Mali northern rebels fight on despite coup in capital

BAMAKO - Despite a ceasefire call from the military junta now ruling Mali, northern Tuareg rebels have shown no signs of halting their offensive, their boldest and most successful campaign yet.

The coup leaders who ousted Mali's President Amadou Toumani Toure on March 22 said they were partly motivated by the government's incompetent response to the fresh Tuareg assault, launched two months ago.

The Tuaregs -- who have for years demanded autonomy for their nomadic tribes -- have over the past two decades launched several uprisings against Mali's government.

But now the rebel ranks include men who fought alongside Libya's Moamer Kadhafi and have returned to Mali heavily armed, which has helped them win unprecedented military victories.

Late Monday, the head of Mali's ruling junta, Captain Amadou Sanogo, called on the armed groups "to cease hostilities and to come to the negotiating table as soon as possible."

The various rebel factions have hardly rushed to accept the offer. "It is our policy chief of staff who must respond to the question of a ceasefire," said Moussa Salam of the MNLA Tuareg rebel group. "On the ground, we remain vigilant."

A source within Ansar Dine, a separate northern rebel faction with ties to Al-Qaeda's north Africa satellite, said a ceasefire did not address the group's Islamist aims. "Call to a ceasefire or not... Sharia in the (northeastern region) Adrar remains the objective," said the source, who is close to Ansar Dine's leader Iyad Ag Ghaly.

Mali's army is maintaining its presence in the key northern hubs of Timbuktu, Gao and Kidal and guarding nearby areas; but several other strategic northern cities have fallen to the MNLA and Ansar Dine. The MNLA has secular objectives and does not share Ansar Dine's desire for the imposition of Islamic law, but the two groups regularly fight together against the Malian army.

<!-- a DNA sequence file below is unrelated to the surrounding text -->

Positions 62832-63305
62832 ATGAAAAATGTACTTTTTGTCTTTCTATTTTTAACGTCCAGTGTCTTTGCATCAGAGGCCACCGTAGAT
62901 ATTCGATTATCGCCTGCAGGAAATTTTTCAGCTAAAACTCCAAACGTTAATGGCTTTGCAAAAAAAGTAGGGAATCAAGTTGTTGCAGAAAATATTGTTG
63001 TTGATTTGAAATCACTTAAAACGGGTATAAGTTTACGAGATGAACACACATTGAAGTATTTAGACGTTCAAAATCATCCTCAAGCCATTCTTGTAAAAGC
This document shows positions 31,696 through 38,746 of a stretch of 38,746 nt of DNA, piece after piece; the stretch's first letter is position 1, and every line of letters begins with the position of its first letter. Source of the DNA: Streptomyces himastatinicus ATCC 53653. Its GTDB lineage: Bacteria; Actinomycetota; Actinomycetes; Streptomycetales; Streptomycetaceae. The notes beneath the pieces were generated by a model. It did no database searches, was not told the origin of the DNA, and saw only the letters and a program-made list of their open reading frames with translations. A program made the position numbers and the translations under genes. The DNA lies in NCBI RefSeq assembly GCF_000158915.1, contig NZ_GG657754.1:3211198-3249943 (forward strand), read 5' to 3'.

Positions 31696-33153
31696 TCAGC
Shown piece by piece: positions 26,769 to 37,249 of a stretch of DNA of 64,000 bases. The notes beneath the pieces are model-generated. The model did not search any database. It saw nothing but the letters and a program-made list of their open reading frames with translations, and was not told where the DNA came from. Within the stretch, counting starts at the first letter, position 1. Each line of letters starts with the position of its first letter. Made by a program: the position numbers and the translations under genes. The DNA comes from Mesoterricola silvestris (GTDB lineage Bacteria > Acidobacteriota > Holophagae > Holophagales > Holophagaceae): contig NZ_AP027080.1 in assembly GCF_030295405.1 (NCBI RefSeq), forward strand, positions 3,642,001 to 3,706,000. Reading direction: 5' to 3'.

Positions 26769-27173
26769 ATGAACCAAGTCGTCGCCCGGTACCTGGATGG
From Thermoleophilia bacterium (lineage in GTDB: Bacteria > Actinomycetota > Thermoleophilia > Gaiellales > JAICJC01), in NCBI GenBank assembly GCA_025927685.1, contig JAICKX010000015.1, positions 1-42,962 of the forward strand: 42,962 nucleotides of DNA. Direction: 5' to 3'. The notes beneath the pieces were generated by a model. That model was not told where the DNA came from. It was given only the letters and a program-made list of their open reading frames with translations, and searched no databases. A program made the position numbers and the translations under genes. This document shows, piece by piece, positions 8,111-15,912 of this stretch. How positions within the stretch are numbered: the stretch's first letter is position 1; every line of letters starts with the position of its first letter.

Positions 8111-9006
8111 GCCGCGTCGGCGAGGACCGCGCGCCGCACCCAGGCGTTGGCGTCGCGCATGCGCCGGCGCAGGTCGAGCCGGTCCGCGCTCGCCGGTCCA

Last weekend, the Islamists said their capture of Kidal was "imminent", but the army has sought to temper fears of wider rebel gains. "We are keeping the city," despite the "harassment" of the MNLA and the Islamists, said Colonel Aladji Gamou, the army's chief of operations in Kidal.

According to witnesses, the army has dug trenches at the periphery of the city to guard against a potential rebel assault. "The situation in Kidal is difficult," but there is no "war", a teacher who lives in the city said. Elsewhere in the north, the army said it had boosted its numbers with civilian militia.

"They are the sons of the country. If they want to fight on our side, it's normal to find them a place," said Colonel Abdul Fane in the northwestern city of Timbuku. Observers say some soldiers in the regular army have kept a degree of autonomy, not fully submitting to the authority of the junta that took power last week.

But those unsympathetic to the coup are in disarray following the arrest or flight of their leaders. "Here, in Bamako, it is chaos. In the north, it's worse," said lawmaker Mohamed Coulibaly.

"The north of Mali was already a powderkeg, but today the situation is increasingly difficult to control," added a Bamako-based diplomat. "Anything could happen."